The Pilgrim Congregational Church in Redding, a Frank Lloyd Wright-designed church tucked away on the west side of town, might be one of Redding’s best-kept secrets.
Last month the Cascade Theatre featured the debut of “The Wright Time” – a locally-produced documentary. The film tells the remarkable story of how the small congregation – in the late 1950s, when Redding was a town of only 12,000 people – managed to secure the services of the renowned architect to help fulfill its vision.
As the congregation outgrew rented spaces, a building committee was formed to outline their vision for a permanent home. Before the search for an architect began, the group thoughtfully articulated their vision of what the structure must express. Among other things, the document stated, “We believe that creative architecture will make people aware of the resources of our Christian faith.”
After disappointing meetings with other architects, a committee member, an architect himself, suggested they present their statement of purpose to Wright and ask him to design the church. After reading it, he responded, “Tell the people of the little church that I will help them out.”
Sue Lang, a resident of Redding for more than 40 years, a local history buff, and a board member of the Shasta Historical Society, became convinced that it was time to document the remarkable story of the church’s origins. “After my husband and I went to Taliesin West last year, I was so inspired by Wright’s work and ideas that I knew we had to tell the story of Pilgrim Congregational,” she said.
Taliesin West, in Scottsdale, Arizona, was Wright’s western home and became a teaching facility for budding architects. Wright designed only 10 houses of worship and, while visiting the gift shop there, Lang stumbled on a DVD documenting them. Pilgrim Congregational got only a small mention at the end.
Lang sought the help of another historical society board member, videographer Charley Williams. Valerie Ing, of Jefferson Public Radio, was enlisted to conduct on-camera interviews and provide narration.
“Participating in the making of this film has been so rewarding. It goes hand in hand with JPR’s mission of helping preserve local history and culture,” said Ing. JPR became a sponsor and partner in the project.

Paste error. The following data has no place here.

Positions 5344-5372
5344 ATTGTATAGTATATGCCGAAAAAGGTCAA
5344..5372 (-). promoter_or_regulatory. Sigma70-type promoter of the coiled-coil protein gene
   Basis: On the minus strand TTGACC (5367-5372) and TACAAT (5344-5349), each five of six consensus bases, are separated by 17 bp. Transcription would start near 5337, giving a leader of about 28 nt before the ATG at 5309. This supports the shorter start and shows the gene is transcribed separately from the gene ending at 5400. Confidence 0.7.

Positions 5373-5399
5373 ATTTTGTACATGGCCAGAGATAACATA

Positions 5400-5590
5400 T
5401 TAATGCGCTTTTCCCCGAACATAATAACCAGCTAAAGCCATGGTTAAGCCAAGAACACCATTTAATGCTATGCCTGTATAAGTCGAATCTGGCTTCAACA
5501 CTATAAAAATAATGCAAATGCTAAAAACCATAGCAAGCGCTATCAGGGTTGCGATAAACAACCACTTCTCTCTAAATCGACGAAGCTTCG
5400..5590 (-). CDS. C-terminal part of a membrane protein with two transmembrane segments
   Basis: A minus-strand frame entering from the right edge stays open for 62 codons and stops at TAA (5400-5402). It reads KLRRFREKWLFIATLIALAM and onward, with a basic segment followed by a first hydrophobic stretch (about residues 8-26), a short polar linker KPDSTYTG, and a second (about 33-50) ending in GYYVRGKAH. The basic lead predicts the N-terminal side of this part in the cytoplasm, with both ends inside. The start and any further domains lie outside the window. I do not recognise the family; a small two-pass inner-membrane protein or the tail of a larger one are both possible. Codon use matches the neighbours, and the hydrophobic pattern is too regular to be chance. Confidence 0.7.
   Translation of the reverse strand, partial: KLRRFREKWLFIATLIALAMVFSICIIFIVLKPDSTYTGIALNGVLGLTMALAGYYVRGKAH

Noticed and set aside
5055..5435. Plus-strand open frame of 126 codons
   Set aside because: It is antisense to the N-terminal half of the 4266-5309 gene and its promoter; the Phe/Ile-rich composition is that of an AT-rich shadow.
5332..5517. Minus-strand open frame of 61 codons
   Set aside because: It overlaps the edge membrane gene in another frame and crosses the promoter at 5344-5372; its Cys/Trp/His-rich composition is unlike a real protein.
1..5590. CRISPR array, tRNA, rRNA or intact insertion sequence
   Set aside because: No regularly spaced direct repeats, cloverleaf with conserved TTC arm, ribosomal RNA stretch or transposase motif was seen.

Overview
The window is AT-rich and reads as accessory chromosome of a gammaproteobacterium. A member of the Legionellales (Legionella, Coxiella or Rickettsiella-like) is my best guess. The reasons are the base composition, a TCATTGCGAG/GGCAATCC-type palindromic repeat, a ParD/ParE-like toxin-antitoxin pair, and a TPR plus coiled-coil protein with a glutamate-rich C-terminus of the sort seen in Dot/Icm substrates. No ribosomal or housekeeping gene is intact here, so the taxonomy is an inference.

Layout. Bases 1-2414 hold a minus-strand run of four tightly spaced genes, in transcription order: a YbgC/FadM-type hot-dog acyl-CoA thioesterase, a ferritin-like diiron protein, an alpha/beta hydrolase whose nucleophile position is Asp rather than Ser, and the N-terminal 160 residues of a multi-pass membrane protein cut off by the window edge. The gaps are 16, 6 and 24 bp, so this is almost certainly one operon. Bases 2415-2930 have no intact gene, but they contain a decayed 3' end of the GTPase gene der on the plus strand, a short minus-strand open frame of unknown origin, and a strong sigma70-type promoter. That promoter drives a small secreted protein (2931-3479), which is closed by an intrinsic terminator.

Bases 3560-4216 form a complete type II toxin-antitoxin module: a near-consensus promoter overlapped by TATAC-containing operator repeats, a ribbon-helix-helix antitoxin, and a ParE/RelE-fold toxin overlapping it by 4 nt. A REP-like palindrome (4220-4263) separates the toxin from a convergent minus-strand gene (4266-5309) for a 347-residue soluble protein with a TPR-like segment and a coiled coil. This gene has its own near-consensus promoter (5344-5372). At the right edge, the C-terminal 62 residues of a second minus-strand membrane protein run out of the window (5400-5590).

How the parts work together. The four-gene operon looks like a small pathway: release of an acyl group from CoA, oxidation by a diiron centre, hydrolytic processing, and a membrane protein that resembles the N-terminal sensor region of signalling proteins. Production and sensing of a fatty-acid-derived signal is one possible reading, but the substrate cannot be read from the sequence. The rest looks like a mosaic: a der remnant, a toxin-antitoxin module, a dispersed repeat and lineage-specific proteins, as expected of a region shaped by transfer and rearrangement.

In all, 10 people involved with the project are interviewed, from church staff members to a couple of brothers who were children at the time and fondly remember hunting around the county with their father for the rocks used in the walls. The church, with very limited financial means, could not afford to pay a contractor and instead called on talented and hard-working church members, including children, to build the church.
As remarkable as the story of the church is, it’s unlikely the congregation anticipated the other uses it would be known for, decades in the future.
The beloved annual Madrigal Dinner, put on each holiday season for the past 34 years by the Shasta High School music program, relies on the church’s unique atmosphere with its stone walls, warmly colored wood beams, and glittering windows of stained glass, allowing the Madrigal singers and guests to be transported in time back to the Renaissance era in the “castle.”
The Oaksong Society, which holds summer outdoor concerts in Oak Run, has enjoyed putting on the majority of its fall, winter, and spring concerts in the church for the past couple of years. “We had been looking for awhile for a place with more capacity, and the thing about the church is there’s the whole concept of it being a Frank Lloyd Wright building. That makes it special and lends it a certain atmosphere,” said Pete Angwin, artistic director of Oaksong. “Before we visited the church as a potential music venue, I had never even heard there was a Frank Lloyd Wright-designed building in town, but we found the acoustics to be just beautiful.”
Using still shots, old home movies, and current interviews, the 35-minute film documents the story of the building, from concept to completion, through the eyes of those who worked long and hard to transform their dream into a reality.
The film will be shown a second time, for those who missed its Cascade debut.
“The Wright Time” will be shown free of charge , 7 p.m., Fri. April 18, at the Shasta County Arts Council at the Old City Hall building. A question and answer session follows the film, and DVDs will be for sale.